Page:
Today marks Transgender Day of Remembrance (TDOR), a day to honour and remember those whose lives were lost in acts of anti-transgender violence.
The day will see groups around the world gather to remember loved ones and help raise visibility of the transgender community.
A list of names will also be read out of those who have been killed while candles are lit in tribute to the dead.
Transgender Day of Remembrance is observed in late November in recognition of the 1998 murder of Rita Hester. Hester was a highly visible member of the transgender community in her native Boston, MA, where she worked locally on education around transgender issues.
On 28 November, Hester was stabbed 20 times in her apartment. A neighbour called the police, and she was rushed to hospital. She passed away from cardiac arrest only moments after being admitted.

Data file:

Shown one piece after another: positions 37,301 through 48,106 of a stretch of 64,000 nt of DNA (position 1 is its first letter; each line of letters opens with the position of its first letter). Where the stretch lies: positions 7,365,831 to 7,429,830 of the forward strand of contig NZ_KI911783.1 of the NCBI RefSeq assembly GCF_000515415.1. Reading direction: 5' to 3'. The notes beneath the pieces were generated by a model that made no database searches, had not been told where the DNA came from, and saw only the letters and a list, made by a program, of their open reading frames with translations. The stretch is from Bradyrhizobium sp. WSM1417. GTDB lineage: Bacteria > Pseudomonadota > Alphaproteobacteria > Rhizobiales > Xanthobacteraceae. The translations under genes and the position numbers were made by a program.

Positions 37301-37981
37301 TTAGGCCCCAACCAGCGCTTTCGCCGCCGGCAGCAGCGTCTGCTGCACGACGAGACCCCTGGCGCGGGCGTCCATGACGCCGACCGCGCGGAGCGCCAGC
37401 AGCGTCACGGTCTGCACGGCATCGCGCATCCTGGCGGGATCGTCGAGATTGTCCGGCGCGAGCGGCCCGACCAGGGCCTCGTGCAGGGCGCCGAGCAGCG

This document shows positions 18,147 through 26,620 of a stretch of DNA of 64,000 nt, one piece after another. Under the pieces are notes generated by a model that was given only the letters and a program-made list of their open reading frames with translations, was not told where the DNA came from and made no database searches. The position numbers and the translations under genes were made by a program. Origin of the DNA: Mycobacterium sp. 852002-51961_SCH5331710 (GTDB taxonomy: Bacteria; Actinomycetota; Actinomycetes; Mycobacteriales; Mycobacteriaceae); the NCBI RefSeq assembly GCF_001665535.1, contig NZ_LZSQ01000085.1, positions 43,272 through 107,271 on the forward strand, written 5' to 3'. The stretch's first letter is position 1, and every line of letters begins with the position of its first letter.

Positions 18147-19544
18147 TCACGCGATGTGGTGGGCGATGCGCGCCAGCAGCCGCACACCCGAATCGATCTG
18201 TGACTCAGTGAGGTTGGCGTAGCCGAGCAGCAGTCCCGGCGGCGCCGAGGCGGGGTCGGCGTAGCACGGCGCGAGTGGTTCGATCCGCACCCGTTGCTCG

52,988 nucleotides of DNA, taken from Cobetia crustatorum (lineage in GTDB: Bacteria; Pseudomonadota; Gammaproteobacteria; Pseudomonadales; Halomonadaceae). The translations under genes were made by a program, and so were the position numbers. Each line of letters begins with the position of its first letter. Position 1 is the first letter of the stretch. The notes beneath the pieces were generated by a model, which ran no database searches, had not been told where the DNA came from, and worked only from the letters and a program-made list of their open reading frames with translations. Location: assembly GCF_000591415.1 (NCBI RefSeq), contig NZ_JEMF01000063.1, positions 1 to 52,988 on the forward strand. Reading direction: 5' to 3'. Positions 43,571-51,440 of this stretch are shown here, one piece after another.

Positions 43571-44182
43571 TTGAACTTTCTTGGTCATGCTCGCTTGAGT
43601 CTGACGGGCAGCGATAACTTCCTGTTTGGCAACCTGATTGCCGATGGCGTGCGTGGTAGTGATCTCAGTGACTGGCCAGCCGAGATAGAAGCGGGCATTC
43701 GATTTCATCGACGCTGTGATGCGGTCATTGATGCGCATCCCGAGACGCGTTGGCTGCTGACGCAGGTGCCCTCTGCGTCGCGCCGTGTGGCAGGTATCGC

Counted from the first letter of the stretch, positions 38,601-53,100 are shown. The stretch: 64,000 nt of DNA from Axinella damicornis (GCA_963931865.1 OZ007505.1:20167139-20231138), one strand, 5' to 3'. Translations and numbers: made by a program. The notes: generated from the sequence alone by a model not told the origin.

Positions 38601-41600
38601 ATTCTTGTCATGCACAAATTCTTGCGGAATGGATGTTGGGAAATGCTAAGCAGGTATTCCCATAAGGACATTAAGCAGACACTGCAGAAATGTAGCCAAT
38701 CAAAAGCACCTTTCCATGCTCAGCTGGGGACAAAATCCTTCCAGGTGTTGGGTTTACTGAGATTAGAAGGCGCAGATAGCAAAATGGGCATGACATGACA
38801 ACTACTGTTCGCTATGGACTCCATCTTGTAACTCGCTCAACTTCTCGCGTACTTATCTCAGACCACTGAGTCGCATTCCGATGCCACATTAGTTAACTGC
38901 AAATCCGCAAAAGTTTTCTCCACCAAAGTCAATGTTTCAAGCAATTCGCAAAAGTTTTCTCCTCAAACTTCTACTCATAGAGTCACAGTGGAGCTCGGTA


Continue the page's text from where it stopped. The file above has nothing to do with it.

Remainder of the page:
Almost two decades later, police still have not found Hester’s murderer (or murderers). In 1999, one year after Hester’s murder, advocate and writer, Gwendolyn Ann Smith coordinated a vigil in Hester’s honour. The vigil commemorated not only Hester, but all who were tragically lost to anti-transgender violence.
Gwendolyn Ann Smith, Transgender Day of Remembrance founder, said, “The Transgender Day of Remembrance seeks to highlight the losses we face due to anti-transgender bigotry and violence.”
“I am no stranger to the need to fight for our rights, and the right to simply exist is first and foremost.”
“With so many seeking to erase transgender people – sometimes in the most brutal ways possible – it is vitally important that those we lose are remembered, and that we continue to fight for justice.”